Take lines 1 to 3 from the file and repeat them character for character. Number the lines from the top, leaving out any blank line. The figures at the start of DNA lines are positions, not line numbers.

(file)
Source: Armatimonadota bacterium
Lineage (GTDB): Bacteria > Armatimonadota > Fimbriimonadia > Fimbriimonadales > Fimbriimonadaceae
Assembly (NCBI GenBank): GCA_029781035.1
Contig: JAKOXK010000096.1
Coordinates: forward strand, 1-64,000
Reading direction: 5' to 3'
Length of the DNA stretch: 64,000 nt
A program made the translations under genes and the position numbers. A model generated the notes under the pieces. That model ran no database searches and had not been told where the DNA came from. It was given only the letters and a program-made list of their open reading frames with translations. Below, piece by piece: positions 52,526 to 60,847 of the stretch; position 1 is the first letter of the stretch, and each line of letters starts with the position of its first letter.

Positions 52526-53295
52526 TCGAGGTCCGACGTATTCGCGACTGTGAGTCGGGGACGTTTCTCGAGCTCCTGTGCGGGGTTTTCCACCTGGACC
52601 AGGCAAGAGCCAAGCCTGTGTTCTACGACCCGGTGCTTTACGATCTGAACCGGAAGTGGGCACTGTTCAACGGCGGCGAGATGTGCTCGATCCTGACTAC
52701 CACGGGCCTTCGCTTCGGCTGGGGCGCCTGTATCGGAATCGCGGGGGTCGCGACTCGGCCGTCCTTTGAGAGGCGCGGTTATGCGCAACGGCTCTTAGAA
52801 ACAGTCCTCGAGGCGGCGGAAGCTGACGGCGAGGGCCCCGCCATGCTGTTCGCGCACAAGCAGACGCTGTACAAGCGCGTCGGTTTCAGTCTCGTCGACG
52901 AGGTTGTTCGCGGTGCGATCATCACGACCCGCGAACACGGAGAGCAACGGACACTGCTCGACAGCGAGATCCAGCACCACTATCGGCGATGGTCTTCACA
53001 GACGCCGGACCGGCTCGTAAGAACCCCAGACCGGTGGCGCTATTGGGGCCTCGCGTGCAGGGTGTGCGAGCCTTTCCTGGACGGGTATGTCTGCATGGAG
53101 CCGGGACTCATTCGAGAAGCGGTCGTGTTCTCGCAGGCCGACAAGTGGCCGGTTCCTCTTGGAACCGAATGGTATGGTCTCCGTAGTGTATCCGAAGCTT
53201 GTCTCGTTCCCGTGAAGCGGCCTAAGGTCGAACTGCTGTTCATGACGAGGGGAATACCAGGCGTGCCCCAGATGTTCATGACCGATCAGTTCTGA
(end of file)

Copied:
Source: Armatimonadota bacterium
Lineage (GTDB): Bacteria > Armatimonadota > Fimbriimonadia > Fimbriimonadales > Fimbriimonadaceae
Assembly (NCBI GenBank): GCA_029781035.1